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Adapting to change: New study sheds light on how European potato farmers confront climate challenges

In a groundbreaking study, funded by the European Union’s Horizon 2020 research and innovation program, a team of researchers from Austria and Belgium has delved into the perceptions and challenges of 553 farmers across 22 European countries. The results of this extensive survey was recently published in the journal ‘Climate’ in a scientific paper titled “Farmers Feel the Climate Change: Variety Choice as an Adaptation Strategy of European Potato Farmers“. It sought to understand how climate change is impacting potato production in Europe and what farmers are willing to do about it.

Potatoes, Farmers and Climate Change

The findings are a wake-up call: European potato yields are under severe threat from climate change. Drought and heat, two of the most significant byproducts of global warming, are drastically reducing crop yields. To add to the growers’ woes, issues like poor soil water retention and the lack of proper irrigation systems are exacerbating the situation. Without adaptation, global potato yields could plummet by 18% to 32% by 2069. However, effective adaptation strategies could halve these losses.

Potatoes, with their shallow root systems, are particularly susceptible to drought. This vulnerability is intensified by the ongoing global warming. The survey revealed a startling gap: only a minority of farmers have access to irrigation, underscoring the urgent need for adaptive solutions. While expanding irrigation can help, it also brings significant financial and environmental costs.

Interestingly, the survey noted a silver lining: CO2 fertilization positively impacts potatoes, a C3 crop. This factor might mitigate some of the yield losses, although reductions are still expected. The effects of climate change on potato crops vary regionally, with northern Europe potentially benefiting from longer growing seasons and southern Europe becoming more reliant on irrigation.

Farmer Awareness and Adaptation Preferences

Most farmers surveyed are acutely aware of climate change’s impact on their crops, especially concerning drought and heat. This aligns with meteorological data showing increasing frequency and intensity of heatwaves and droughts.

Farmers are gearing up for these challenges, showing a preference for potato varieties that can withstand harsh conditions, particularly those with heat tolerance and disease resistance. However, there’s a noticeable reluctance to use genetically modified varieties, indicative of the ongoing debates in Europe.

Challenges in Breeding and Information Flow

Breeding programs focusing on drought and heat resistance are critical, but they face challenges in maintaining tuber quality. Farmers tend to rely on their own experience or peer advice when selecting varieties, pointing to a need for better communication and knowledge transfer from breeding companies and agricultural institutions.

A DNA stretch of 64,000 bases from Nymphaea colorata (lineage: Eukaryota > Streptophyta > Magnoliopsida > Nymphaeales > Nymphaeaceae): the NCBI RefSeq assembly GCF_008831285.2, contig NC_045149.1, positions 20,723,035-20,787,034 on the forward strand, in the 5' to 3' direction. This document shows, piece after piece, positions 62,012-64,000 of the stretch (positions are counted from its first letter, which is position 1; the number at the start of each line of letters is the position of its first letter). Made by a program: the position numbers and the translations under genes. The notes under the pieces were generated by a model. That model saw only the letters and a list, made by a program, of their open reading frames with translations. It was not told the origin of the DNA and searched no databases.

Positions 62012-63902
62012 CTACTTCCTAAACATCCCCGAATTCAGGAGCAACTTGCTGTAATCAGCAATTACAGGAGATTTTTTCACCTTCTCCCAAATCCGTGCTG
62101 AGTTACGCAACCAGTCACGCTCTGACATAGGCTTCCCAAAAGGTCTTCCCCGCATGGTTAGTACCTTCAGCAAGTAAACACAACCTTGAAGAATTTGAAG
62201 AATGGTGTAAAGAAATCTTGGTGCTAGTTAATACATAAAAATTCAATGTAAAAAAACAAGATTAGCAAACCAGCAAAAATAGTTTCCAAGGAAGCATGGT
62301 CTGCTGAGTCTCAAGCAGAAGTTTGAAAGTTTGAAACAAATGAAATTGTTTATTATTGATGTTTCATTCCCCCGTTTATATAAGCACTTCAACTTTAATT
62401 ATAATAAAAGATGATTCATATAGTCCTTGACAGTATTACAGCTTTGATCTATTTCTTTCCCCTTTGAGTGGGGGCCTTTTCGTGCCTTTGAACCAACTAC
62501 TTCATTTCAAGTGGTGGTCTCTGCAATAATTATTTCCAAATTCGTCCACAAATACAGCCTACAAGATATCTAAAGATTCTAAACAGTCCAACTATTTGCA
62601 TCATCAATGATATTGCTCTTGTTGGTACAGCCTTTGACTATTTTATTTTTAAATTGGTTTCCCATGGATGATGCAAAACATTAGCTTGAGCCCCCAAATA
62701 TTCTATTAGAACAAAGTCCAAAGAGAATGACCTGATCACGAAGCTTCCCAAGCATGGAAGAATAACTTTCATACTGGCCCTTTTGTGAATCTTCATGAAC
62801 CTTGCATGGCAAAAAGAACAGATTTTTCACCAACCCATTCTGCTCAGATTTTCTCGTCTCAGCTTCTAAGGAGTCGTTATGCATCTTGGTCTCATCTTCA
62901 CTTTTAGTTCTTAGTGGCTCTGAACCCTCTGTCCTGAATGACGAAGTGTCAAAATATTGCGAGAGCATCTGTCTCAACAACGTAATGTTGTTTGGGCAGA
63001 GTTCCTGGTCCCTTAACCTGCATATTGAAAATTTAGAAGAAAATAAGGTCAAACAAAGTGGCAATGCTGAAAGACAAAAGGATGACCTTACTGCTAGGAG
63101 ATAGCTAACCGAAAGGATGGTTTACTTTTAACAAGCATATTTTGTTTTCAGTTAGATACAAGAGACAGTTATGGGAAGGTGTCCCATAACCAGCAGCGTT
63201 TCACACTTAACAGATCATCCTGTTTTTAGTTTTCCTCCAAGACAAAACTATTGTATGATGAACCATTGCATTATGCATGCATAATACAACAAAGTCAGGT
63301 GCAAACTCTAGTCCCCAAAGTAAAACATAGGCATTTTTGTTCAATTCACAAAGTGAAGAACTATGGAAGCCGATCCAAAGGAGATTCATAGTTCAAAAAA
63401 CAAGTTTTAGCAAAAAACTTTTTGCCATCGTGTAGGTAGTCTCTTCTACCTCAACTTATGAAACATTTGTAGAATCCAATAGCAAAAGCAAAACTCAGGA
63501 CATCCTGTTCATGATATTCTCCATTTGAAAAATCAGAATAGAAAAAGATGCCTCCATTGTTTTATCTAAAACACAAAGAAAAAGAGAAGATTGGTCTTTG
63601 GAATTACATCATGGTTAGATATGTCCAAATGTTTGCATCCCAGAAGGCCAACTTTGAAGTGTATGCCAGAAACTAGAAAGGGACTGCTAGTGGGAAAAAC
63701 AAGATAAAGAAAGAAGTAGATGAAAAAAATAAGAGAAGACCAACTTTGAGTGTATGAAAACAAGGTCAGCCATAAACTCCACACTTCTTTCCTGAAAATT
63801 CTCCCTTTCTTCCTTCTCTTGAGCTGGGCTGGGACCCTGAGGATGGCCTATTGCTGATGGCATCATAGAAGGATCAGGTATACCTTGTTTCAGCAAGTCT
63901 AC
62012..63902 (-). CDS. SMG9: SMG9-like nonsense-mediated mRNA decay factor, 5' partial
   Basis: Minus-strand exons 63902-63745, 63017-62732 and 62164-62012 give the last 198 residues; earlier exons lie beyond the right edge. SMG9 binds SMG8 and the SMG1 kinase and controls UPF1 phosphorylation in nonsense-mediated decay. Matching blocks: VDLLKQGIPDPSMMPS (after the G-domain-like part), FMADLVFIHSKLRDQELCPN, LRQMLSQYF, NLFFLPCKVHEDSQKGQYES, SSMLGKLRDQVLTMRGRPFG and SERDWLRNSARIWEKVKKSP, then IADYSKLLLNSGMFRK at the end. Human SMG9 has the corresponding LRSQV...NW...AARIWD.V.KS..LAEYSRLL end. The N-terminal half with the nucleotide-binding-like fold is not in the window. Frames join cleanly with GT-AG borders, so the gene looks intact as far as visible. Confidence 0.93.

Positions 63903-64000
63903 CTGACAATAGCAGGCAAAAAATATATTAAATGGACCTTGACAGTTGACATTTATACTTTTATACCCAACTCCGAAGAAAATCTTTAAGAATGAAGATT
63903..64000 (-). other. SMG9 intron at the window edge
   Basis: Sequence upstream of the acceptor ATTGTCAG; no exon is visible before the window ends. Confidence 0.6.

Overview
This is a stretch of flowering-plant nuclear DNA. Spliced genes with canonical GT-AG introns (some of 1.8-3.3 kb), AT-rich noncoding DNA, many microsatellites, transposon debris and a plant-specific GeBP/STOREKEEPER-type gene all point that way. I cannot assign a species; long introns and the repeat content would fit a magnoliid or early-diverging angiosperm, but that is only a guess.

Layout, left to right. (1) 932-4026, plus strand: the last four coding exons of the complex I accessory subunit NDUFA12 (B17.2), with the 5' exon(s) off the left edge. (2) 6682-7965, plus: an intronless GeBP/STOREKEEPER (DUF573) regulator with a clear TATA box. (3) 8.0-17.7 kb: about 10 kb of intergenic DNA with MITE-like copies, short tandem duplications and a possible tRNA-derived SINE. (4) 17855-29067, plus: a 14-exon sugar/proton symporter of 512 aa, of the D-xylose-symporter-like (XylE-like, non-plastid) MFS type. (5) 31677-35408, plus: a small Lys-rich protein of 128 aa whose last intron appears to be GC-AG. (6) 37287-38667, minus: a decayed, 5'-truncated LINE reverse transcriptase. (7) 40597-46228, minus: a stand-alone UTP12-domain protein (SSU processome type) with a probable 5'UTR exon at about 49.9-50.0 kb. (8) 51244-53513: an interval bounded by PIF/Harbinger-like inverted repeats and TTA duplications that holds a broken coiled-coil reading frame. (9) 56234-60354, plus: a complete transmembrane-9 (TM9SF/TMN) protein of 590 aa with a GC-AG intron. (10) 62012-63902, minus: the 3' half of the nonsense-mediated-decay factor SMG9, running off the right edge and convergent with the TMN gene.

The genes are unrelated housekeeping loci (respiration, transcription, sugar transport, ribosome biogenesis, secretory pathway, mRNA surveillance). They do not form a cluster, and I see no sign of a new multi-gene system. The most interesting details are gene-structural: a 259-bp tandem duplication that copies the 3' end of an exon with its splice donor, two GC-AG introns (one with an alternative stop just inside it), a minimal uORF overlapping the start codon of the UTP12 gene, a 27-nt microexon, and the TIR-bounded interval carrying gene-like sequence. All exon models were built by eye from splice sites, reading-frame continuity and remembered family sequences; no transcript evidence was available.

Conclusions: The Road Ahead

The ADAPT project stands as a pivotal initiative in developing resilient potato production techniques for the future. The survey results affirm that European potato farmers are already grappling with climatic difficulties, mainly heat and drought. The selection of stress-tolerant potato varieties emerges as a crucial adaptation method. Despite the availability of various options, including genetically modified varieties, there’s still significant hesitance in their adoption.

This research underscores the critical role of farmers in adopting and implementing adaptation strategies. It reveals a gap in information transfer from breeders to farmers, emphasizing the need for a comprehensive range of adaptation approaches. The insights gained from this survey are vital in guiding the project to support farmers effectively in their adaptation efforts.

The research team concludes by saying, “With its work program, ADAPT fulfils the farmers’ needs by developing new pipelines for the targeted development of stress-tolerant potato varieties in a holistic approach. The results of the survey show that the expected outcome of the project should support farmers when implementing adaptation measures.”

Source: Von Gehren, P., Bomers, S., Tripolt, T., Söllinger, J., Prat, N., Redondo, B., Vorss, R., Teige, M., Kamptner, A., & Ribarits, A. (2023). Farmers Feel the Climate Change: Variety Choice as an Adaptation Strategy of European Potato Farmers. Climate, 11(9), 189.
This news article on the research study was written by Jorge Luis Alonso G., an Agricultural Insights Specialist
Photo: Credit meganelford0 from Pixabay

Editor & Publisher: Lukie Pieterse

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